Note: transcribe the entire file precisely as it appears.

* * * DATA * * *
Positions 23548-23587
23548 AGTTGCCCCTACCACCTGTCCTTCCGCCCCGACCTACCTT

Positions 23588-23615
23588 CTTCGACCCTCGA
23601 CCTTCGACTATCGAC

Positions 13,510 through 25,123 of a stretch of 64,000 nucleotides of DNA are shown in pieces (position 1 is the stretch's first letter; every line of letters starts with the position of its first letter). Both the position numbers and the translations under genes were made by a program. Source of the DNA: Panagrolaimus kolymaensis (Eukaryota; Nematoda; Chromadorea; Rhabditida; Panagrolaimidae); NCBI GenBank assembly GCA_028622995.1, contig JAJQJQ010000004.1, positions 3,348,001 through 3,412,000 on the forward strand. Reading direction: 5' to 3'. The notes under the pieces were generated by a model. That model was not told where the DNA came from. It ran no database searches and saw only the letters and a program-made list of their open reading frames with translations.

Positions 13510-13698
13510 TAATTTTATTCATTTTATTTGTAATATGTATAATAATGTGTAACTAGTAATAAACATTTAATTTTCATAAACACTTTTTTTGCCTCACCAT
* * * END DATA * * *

Positions 23548-23587
23548 AGTTGCCCCTACCACCTGTCCTTCCGCCCCGACCTACCTT

Positions 23588-23615
23588 CTTCGACCCTCGA
23601 CCTTCGACTATCGAC

Positions 13,510 through 25,123 of a stretch of 64,000 nucleotides of DNA are shown in pieces (position 1 is the stretch's first letter; every line of letters starts with the position of its first letter). Both the position numbers and the translations under genes were made by a program. Source of the DNA: Panagrolaimus kolymaensis (Eukaryota; Nematoda; Chromadorea; Rhabditida; Panagrolaimidae); NCBI GenBank assembly GCA_028622995.1, contig JAJQJQ010000004.1, positions 3,348,001 through 3,412,000 on the forward strand. Reading direction: 5' to 3'. The notes under the pieces were generated by a model. That model was not told where the DNA came from. It ran no database searches and saw only the letters and a program-made list of their open reading frames with translations.

Positions 13510-13698
13510 TAATTTTATTCATTTTATTTGTAATATGTATAATAATGTGTAACTAGTAATAAACATTTAATTTTCATAAACACTTTTTTTGCCTCACCAT